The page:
Today’s episode is a dynamic conversation with Anita Sanchez, Ph.D., Dr. Elizabeth Lindsey, and Tim Harjo about Indigenous Wisdom. Our guests initially came together as a panel to speak about the Hoffman Process during our first-ever virtual Hoffman Conference in April 2021. Their panel discussion titled, Indigenous Voices: Answering the Call to Mend Our World, offered profound wisdom for all of us to heed in these times. Each has been a solo guest on our podcast (links below). Now, we’ve invited them back to share this wisdom with you.
A beautiful part of this conversation is how the Hoffman Process overlaps with Native culture. All three of our guests find the Process to be aligned, and even the same, as elements of their culture. What they share is truly beautiful about what it means to do the inner work in order to realize who we really are.
Tim, Elizabeth, and Anita – these Indigenous Voices – share these core beliefs: separation is an illusion, we are never alone, we must remember who we are, and our modern lives are in need of indigenous wisdom.
As Anita suggests, we invite you to “listen with soft ears and expanded heart.”
Tim is a member of the Fort Sill Apache Tribe. As a child, he was a student at an Indian Boarding school, as were other members of his family. He did his Process as part of Hoffman Institute’s Leadership Path while a student at Harvard’s Kennedy School of Government.
As the General Manager of KNMQ Television in Albuquerque, NM, his vision is to amplify Native voices into the mainstream conversation around how we live with each other and with Mother Earth. Tim earned a B.S. degree in Management from Fort Lewis College in Durango, CO. He then earned his Juris Doctorate from Arizona State University. Tim received his Master’s Degree in Public Policy from Harvard University. He also holds a Master’s Degree in Business Administration from California State University, Northridge.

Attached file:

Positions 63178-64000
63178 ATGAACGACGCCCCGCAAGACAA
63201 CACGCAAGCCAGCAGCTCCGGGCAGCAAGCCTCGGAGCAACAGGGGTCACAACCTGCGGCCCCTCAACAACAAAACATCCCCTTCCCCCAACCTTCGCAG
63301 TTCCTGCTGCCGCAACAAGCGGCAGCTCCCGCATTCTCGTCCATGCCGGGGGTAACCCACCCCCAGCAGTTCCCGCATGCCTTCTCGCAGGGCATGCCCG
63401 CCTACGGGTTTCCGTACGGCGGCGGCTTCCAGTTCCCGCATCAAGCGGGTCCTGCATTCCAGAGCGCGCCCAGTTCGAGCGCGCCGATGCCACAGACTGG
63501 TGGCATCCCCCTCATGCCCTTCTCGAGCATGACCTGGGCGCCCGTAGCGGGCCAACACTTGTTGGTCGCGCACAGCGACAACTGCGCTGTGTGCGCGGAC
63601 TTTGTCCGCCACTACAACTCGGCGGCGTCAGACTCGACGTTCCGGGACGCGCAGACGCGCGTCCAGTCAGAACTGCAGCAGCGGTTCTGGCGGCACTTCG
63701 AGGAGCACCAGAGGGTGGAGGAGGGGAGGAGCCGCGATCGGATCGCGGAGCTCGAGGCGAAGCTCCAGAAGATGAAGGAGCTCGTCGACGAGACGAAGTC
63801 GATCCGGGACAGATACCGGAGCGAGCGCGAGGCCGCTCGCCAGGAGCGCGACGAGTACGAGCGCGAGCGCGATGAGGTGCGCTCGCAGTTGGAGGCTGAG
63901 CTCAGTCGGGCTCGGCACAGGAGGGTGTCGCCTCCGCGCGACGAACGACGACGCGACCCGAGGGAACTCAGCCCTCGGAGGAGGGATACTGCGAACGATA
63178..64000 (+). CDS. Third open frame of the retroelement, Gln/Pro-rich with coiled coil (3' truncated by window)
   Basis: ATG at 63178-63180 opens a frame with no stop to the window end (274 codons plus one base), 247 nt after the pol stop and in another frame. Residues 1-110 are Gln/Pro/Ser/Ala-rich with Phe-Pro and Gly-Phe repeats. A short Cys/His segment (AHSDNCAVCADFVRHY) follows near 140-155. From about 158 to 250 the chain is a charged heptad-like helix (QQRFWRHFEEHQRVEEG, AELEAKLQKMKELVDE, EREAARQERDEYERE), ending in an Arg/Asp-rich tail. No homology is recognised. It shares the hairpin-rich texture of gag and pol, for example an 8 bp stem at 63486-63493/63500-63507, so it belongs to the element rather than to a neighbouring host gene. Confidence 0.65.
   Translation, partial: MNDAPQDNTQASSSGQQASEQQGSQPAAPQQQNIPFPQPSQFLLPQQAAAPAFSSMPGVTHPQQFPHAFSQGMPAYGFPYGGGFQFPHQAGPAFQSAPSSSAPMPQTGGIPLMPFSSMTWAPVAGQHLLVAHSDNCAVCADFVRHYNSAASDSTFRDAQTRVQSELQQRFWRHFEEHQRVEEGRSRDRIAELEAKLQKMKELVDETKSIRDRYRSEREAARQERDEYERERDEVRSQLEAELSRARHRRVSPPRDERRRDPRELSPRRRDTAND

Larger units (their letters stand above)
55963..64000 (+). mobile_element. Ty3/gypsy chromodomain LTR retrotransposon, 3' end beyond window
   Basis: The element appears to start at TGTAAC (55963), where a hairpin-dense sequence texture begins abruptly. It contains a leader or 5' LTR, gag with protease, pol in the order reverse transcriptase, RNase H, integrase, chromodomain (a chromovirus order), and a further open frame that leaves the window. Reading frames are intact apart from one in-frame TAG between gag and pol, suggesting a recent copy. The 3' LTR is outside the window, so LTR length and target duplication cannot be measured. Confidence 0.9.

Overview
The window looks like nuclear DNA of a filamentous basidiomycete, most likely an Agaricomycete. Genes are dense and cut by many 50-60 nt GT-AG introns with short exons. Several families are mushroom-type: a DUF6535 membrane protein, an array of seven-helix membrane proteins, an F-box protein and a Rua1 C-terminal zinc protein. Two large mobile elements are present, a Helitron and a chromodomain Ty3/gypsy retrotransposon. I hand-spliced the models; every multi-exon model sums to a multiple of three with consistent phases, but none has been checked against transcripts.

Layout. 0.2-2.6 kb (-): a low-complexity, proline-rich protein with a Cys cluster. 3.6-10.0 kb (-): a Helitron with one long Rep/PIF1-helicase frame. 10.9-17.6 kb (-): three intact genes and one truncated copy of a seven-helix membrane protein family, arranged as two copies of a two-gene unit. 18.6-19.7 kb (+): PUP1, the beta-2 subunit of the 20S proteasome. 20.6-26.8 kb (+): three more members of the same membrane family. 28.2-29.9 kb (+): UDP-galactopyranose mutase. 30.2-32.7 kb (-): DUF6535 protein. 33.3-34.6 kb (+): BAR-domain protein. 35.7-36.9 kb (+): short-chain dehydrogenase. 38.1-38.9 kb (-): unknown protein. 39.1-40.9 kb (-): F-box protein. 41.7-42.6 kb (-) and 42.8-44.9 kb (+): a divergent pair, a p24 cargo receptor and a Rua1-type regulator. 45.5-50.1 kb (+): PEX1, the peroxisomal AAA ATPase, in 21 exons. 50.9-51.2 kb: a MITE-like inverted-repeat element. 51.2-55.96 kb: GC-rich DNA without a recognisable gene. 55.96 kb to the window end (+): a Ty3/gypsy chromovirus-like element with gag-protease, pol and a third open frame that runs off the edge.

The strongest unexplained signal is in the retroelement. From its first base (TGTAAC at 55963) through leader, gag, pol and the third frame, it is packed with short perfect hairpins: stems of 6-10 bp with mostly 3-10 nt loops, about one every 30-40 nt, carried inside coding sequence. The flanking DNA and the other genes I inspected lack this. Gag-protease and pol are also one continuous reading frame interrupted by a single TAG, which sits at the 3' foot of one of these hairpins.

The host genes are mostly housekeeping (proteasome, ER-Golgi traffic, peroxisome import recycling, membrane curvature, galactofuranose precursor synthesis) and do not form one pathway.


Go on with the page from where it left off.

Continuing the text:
Elizabeth is the first Polynesian Explorer and female Fellow in the history of the National Geographic Society. Growing up on a remote part of the north shore of Oahu, Elizabeth spent a great deal of time with her indigenous elders. She learned a love for the land early on and shares stories from this time. A cultural anthropologist and award-winning filmmaker, Elizabeth travels to the world’s most remote regions as a conservationist of indigenous wisdom and an advocate for social, environmental, and cultural justice. Her keen insights and first-hand accounts from the world’s most fragile regions are reshaping Western perspectives on global leadership.
Aztec and Latina, Anita is devoted to bridging Indigenous wisdom and modern times. An author, trainer, and speaker, she works with Fortune 500 corporations, businesses, educators, and non-profit organizations. Her work focuses on cultural transformation, diversity and inclusion, and the empowerment of women. She also focuses on bridging indigenous wisdom and science for business and societal renewal. Anita’s international award-winning book, The Four Sacred Gifts: Indigenous Wisdom for Modern Times, is published by Simon & Schuster.